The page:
Americans have a soft corner for cars. This is why the industry started recovering at a much faster pace post the 2008 recession compared to other sectors. The revival of the housing and construction sector proved extremely useful for ailing domestic auto majors General Motors (GM), Ford (F), and Chryslers as they saw tremendous demand for their pickups and trucks. The industry momentum is expected to stay, although 2014 sales gains are estimated to be flatter.
While Detroit players remain unmatched in the pickups and trucks segment, world’s lead automaker Toyota (TM) dominated the retail segment last year. But things seem to be changing in favor of the second largest U.S. automaker.
Ford is making solid gains in retail sales at the expense of Toyota, thanks to its Fusion sedan and Escape crossover SUV. These models are pouring in solid cash into the company’s chest. The two models saw staggering sales in 2013 and are expected to sell massively in the current year as well.
2014 Ford Fusion Hybrid. Source: Ford
In contrast Toyota is overcoming one mishap only to realize that the next one’s on the way. It started all in 2011 with the Tsunami in Japan, followed by the Thailand flood that disrupted production in the company’s manufacturing hub. When this was almost done, the next one waiting was the 2012 political dispute over a group of islands, which made the Chinese population shun Japanese products including cars. Finally, recalls have been an all time troublemaker for this carmaker.
Ford’s on a Roll
While Toyota was settling these, Ford moved on with its One Ford strategy to consolidate its processes, improve efficiency, standardize systems, produce fresh models at faster rates, gain from cost advantages, and improve company profitability. In fact, the American automaker’s One Ford strategy is largely attributable to the success that it’s lately witnessing.
This is surely not good news for the Japanese automaker that is massively depending on weaker yen and heavy incentives to clear stock and report profits. An IHS Automotive analyst told Bloomberg, “Before 2010, Toyota’s image was bulletproof, and while it is still strong, it’s not rock solid and as perfect as it was before”. The company’s market share reduced to 13.5% in 2013 from 16.3% in 2008.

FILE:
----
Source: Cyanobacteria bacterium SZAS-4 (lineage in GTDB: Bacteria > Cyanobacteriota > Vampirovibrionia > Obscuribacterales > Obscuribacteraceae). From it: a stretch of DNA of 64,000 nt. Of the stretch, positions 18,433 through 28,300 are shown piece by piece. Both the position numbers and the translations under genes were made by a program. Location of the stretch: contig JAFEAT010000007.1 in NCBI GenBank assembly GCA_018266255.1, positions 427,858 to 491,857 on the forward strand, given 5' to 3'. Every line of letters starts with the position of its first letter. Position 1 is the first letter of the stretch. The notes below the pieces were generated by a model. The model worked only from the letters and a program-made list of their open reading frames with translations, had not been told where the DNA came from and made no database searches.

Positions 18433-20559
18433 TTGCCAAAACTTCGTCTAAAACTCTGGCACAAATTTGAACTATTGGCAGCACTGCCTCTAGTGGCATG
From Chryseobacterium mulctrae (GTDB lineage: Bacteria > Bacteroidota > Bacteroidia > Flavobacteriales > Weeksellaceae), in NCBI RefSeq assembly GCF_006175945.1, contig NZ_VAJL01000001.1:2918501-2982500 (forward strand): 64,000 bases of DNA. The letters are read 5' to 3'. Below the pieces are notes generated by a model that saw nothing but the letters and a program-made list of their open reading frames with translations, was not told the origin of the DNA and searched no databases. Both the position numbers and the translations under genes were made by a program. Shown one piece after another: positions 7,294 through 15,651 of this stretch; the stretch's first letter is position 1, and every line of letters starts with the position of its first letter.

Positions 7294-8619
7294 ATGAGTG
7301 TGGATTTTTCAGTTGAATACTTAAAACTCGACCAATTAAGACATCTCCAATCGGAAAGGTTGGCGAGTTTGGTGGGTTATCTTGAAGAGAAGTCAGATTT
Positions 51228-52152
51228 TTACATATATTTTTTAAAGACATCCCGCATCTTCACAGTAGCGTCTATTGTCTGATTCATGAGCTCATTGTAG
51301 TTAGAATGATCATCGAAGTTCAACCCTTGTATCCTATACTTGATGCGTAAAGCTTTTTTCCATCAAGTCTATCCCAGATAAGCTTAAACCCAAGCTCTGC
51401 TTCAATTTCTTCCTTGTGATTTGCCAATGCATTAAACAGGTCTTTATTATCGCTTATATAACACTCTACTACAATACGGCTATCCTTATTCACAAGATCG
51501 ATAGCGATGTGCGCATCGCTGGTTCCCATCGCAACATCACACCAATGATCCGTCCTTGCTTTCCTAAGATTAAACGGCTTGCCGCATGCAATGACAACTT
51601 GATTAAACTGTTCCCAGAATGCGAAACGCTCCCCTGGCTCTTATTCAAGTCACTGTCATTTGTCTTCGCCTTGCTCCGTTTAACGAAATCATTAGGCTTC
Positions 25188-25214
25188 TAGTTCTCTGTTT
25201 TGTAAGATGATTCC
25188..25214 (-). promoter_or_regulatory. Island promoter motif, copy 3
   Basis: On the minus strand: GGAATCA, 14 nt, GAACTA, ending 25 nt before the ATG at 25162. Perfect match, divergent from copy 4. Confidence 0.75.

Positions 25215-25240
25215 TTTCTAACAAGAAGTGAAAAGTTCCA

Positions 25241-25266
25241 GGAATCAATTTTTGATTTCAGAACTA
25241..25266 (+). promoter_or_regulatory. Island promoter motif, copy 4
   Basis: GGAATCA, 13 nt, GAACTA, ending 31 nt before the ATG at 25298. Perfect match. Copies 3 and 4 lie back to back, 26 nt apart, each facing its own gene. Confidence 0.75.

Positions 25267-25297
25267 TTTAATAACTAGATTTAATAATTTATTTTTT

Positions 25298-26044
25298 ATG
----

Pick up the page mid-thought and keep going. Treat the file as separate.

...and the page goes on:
The loss in market share is attributable to Ford’s rising popularity and acceptance by the American audience. While Camry still remains the best-selling car, its kingdom has been shaken by Ford Fusion, Hyundai (HYMTF) Sonata, and Subaru’s Legacy.
Toyota Camry. Source: Toyota
Despite all the setbacks, one cannot disregard the way Toyota has dealt with every challenge it faced. It’s indeed remarkable. Recalls, natural disasters, political turmoil couldn’t stop Toyota. Although competition is stiffening, Camry is still the best-seller as per 2013 records. Toyota maintained its global lead last year. Moreover, the company is undertaking several initiatives to overhaul its boring image and add more style and seasoning to its cars. To fight competition, the auto major is planning to unveil the revamped versions of its top selling Camry and Prius during the year. Additionally, the company is also increasing its focus in its luxury brand Lexus, lured by the profit margins that premium cars give to the automakers.
Ford too is pretty confident with the kind of reception its hybrids have received in the coastal regions that are typically dominated by Asian counterparts. The Detroit automaker’s retails sales gained 14% last year.
Food for thought
Both Toyota and Ford are charged up. But the kind of effort Toyota is investing in rebuilding its image, I believe it’s not going to remain that easy for Ford. The company increased its American sales by more than half a million in the past couple of years. In addition, the facelift of its RAV 4, Corolla, and Highlander should have a positive impact on the sales figure. Toyota’s hard work would surely bear fruits for the company.